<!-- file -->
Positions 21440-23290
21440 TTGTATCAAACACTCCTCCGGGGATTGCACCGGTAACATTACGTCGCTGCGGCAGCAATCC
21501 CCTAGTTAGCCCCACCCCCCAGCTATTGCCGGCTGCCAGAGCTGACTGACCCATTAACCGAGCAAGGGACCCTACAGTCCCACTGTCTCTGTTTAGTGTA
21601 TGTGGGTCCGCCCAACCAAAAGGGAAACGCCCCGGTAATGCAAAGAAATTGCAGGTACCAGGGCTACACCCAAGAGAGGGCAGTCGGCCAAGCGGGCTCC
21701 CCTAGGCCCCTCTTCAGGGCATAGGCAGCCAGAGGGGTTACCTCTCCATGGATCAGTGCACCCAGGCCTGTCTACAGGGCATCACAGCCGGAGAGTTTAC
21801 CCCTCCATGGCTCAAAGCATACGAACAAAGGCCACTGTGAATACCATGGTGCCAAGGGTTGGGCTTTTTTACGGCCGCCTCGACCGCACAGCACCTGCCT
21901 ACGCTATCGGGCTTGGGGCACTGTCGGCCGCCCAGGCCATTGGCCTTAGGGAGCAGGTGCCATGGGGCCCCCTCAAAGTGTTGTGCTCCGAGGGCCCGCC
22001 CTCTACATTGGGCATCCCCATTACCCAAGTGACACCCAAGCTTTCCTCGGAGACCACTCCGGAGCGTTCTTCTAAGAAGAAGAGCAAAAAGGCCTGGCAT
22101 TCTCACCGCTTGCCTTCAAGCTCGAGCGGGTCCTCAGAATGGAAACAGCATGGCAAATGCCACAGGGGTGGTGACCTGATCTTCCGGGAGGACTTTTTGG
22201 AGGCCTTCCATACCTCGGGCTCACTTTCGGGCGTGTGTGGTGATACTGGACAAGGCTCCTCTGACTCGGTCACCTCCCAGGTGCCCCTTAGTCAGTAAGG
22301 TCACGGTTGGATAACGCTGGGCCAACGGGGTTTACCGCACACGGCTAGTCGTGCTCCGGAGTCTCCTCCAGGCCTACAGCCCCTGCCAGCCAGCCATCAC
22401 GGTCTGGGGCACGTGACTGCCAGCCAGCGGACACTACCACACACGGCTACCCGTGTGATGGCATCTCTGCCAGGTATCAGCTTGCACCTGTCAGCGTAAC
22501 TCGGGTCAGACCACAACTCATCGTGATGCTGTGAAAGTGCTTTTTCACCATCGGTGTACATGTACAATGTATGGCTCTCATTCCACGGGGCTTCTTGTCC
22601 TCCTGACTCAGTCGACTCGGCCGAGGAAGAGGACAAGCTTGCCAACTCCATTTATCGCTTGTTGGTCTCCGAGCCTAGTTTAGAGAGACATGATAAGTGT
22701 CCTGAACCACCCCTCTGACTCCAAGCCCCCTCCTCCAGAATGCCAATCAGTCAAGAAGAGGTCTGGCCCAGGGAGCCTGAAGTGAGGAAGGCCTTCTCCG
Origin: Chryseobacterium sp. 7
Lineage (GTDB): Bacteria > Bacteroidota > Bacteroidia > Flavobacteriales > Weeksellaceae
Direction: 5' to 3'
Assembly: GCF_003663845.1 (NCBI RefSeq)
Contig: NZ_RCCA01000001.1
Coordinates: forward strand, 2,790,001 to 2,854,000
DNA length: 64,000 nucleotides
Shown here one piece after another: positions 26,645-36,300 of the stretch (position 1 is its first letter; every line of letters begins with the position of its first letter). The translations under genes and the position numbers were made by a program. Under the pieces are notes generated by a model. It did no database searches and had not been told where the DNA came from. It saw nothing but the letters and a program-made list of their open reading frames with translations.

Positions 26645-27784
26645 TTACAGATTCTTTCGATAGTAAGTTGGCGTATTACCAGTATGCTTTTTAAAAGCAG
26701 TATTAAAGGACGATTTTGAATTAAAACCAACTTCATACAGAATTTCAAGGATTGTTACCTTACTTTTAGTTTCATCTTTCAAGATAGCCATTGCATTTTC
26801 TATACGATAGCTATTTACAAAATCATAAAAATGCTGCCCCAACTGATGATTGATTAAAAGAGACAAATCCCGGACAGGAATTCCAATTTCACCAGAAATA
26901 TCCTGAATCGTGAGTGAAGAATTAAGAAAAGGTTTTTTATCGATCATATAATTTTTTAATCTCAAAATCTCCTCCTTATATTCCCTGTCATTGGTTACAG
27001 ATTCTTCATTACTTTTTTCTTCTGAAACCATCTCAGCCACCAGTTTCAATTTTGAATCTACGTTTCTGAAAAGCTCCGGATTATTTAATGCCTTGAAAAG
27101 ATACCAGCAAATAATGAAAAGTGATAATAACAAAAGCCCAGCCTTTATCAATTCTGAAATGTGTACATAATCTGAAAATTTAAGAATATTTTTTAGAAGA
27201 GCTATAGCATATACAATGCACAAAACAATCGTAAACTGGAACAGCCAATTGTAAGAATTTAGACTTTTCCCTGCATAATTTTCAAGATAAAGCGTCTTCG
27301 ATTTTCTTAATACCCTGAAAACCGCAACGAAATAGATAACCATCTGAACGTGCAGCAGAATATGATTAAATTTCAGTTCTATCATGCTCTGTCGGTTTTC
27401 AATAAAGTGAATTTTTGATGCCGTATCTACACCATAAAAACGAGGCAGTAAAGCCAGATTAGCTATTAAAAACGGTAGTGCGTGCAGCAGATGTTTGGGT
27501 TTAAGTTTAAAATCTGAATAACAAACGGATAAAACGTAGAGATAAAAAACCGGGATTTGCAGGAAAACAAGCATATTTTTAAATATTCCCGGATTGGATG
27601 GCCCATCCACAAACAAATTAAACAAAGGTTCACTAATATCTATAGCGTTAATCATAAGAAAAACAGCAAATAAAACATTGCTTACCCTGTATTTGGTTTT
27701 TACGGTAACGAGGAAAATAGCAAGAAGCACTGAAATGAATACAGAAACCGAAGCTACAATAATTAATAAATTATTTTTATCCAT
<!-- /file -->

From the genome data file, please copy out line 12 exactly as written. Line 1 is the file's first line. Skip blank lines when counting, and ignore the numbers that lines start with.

22401 GGTCTGGGGCACGTGACTGCCAGCCAGCGGACACTACCACACACGGCTACCCGTGTGATGGCATCTCTGCCAGGTATCAGCTTGCACCTGTCAGCGTAAC